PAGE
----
But at that moment Louise roused
from her stupor to cough , nnd at the
end of the paroxysm , as Roslo laid her
back , exhausted , she know us. That
was all Halsoy wanted ; to him con
sciousness was recovery. Ho dropped
on his knees beside the bed , and tried
to tell her she was all right , and wo
would bring her around in a hurry ,
nnd bow7beautiful she looked only to
break down utterly and have to
etop. And at that I came to my
BOUBOS , and put him out
"This Instant ! " I ordered , as ho hes
itated. "And send Roslo hero1. "
Ho did * not go far. Ho sat pn the
top Btopof the stairs , only leaving to
telephone for a doctor , and getting In
everybody's way in his eagerness to
fetch and carry. I got him away final
ly , by Bending him to fix up the car
as a sott of ambulance , In case the
doctor would allow the .sick girl to bo
moved. Ho sent Qortrudo down to
the lodge loaded with all manner of
Impossible things , including an arm
ful lf Turkish towels and a box of
mustard plastora , and as the two girls
had known each other somewhat be
fore , Louise brightened perceptibly
when she saw Gertrude.
When the doctor from Englewood
the. Cnminova doctor , Dr. Walker , beIngS -
IngS away had started for Sunnyslde ,
anil I hnd got Thomas to stop trying
to explain what ho did not understand
himself , I had u long talk with the
old man , and this is-what i learned.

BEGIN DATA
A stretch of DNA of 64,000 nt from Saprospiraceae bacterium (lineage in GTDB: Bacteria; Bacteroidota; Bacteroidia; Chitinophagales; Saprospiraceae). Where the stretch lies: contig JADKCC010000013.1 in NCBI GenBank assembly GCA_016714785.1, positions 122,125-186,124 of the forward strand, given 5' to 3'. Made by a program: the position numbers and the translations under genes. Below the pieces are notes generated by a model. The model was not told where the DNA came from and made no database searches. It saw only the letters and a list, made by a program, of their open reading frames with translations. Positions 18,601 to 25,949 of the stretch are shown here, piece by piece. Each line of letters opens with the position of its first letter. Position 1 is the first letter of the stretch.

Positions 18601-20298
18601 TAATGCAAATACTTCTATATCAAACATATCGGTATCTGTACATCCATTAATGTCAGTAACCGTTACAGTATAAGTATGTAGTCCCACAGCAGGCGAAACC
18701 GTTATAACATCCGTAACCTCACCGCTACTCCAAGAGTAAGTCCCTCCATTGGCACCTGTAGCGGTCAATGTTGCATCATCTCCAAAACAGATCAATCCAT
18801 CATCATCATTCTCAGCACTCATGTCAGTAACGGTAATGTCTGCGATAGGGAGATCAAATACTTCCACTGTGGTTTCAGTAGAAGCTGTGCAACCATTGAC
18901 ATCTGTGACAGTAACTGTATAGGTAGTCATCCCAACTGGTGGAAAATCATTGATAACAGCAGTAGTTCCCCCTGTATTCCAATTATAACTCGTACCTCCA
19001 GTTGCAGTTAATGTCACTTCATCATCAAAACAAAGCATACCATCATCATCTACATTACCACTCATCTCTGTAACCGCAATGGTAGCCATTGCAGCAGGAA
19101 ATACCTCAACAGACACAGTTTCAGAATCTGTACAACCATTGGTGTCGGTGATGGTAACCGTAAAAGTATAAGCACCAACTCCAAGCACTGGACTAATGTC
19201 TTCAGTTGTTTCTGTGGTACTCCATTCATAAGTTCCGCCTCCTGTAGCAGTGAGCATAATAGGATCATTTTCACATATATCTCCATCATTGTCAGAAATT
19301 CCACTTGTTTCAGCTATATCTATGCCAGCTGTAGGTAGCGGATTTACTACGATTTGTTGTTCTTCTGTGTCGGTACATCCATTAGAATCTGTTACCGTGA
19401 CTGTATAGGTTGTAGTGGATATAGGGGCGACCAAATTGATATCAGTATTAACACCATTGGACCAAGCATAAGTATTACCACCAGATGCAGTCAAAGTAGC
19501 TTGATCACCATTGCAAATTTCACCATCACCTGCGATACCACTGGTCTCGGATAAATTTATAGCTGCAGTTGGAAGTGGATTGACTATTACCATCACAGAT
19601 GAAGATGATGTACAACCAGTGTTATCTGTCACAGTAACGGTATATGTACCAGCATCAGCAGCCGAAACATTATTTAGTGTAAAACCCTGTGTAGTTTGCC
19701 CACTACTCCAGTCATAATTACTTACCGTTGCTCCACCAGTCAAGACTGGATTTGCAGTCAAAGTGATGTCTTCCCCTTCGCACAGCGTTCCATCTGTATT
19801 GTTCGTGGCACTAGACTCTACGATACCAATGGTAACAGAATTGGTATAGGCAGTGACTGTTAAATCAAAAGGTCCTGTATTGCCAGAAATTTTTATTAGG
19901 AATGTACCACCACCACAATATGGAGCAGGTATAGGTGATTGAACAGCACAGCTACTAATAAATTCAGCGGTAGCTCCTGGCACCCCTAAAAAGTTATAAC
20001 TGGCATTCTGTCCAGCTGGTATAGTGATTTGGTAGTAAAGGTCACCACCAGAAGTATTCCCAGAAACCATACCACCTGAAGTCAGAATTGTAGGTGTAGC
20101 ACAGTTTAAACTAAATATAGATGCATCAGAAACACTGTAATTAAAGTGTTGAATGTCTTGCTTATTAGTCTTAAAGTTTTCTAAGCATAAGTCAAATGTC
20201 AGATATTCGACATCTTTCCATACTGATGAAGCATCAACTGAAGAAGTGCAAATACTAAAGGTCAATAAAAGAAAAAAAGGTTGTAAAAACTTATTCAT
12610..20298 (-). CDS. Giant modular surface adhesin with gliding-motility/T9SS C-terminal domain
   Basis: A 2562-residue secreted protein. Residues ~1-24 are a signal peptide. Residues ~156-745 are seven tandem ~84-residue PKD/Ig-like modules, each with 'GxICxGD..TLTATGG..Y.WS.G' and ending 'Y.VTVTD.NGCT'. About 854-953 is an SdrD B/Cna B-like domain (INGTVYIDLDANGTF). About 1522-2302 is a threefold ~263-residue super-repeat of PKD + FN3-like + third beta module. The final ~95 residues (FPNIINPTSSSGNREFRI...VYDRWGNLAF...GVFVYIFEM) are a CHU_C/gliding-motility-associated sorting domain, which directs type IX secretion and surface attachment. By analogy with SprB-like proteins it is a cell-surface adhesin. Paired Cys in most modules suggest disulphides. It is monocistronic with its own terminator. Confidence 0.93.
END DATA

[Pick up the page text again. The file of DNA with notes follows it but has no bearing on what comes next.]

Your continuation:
On Saturday evening before , about
ten o'clock , lie hud been reading In
the pitting 'room downstairs , when
Borne one rapped at the door. The old
man was alone , Warner not having
arrived , and at first ho was uncertain
about opening the door. He did so
finally , and was anuut'd at being con
fronted by Louise Armstrong. Thomas
was an old family servant , having
been with the present Mrs. Armstrong
since she was a child , and lie was
overwhelmed at seeing Louiso. lie
saw that she was excited and tired ,
and ho drew her Into the sitting room
and made her sit down. After a whllo
IIQ went to the house and brought
Mrs. Watson , and they talked until
late. The old man said Louise was in
trouble , and seemed frightened. Mrs.
Watson made some tea and took It to
tlio lodge , hut Ixiulso made them both
promise to keep her presence a secret.
She had not known that Sunnysldo
waa rented , and whatever her trouble
her stepfather nnd tlio prospect of
the Immediate return of the family ,
tlilngo Had become more nnd moro
Impossible. I gath rod that Thomas
was as relieved as I at the turn events